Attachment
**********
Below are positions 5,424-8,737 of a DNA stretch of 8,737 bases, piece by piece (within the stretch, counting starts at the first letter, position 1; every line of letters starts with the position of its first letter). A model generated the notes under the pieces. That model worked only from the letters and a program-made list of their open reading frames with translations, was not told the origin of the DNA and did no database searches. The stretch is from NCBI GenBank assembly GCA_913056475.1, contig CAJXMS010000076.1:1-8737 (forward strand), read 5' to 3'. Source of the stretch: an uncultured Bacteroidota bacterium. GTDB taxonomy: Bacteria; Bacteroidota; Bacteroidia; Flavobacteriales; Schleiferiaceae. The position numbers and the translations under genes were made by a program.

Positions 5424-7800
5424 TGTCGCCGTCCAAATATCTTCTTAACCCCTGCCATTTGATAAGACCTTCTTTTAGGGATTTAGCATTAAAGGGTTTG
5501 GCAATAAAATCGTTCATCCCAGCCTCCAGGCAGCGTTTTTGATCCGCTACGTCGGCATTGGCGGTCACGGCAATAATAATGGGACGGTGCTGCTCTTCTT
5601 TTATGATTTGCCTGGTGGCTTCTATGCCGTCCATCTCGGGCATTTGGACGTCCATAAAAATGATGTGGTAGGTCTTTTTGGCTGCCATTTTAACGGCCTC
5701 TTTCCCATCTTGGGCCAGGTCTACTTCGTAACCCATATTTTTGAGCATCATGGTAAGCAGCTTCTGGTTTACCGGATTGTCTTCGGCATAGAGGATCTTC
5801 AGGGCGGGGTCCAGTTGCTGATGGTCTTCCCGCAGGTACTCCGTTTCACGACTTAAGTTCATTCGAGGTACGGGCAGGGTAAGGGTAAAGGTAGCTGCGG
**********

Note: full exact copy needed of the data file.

Below are positions 5,424-8,737 of a DNA stretch of 8,737 bases, piece by piece (within the stretch, counting starts at the first letter, position 1; every line of letters starts with the position of its first letter). A model generated the notes under the pieces. That model worked only from the letters and a program-made list of their open reading frames with translations, was not told the origin of the DNA and did no database searches. The stretch is from NCBI GenBank assembly GCA_913056475.1, contig CAJXMS010000076.1:1-8737 (forward strand), read 5' to 3'. Source of the stretch: an uncultured Bacteroidota bacterium. GTDB taxonomy: Bacteria; Bacteroidota; Bacteroidia; Flavobacteriales; Schleiferiaceae. The position numbers and the translations under genes were made by a program.

Positions 5424-7800
5424 TGTCGCCGTCCAAATATCTTCTTAACCCCTGCCATTTGATAAGACCTTCTTTTAGGGATTTAGCATTAAAGGGTTTG
5501 GCAATAAAATCGTTCATCCCAGCCTCCAGGCAGCGTTTTTGATCCGCTACGTCGGCATTGGCGGTCACGGCAATAATAATGGGACGGTGCTGCTCTTCTT
5601 TTATGATTTGCCTGGTGGCTTCTATGCCGTCCATCTCGGGCATTTGGACGTCCATAAAAATGATGTGGTAGGTCTTTTTGGCTGCCATTTTAACGGCCTC
5701 TTTCCCATCTTGGGCCAGGTCTACTTCGTAACCCATATTTTTGAGCATCATGGTAAGCAGCTTCTGGTTTACCGGATTGTCTTCGGCATAGAGGATCTTC
5801 AGGGCGGGGTCCAGTTGCTGATGGTCTTCCCGCAGGTACTCCGTTTCACGACTTAAGTTCATTCGAGGTACGGGCAGGGTAAGGGTAAAGGTAGCTGCGG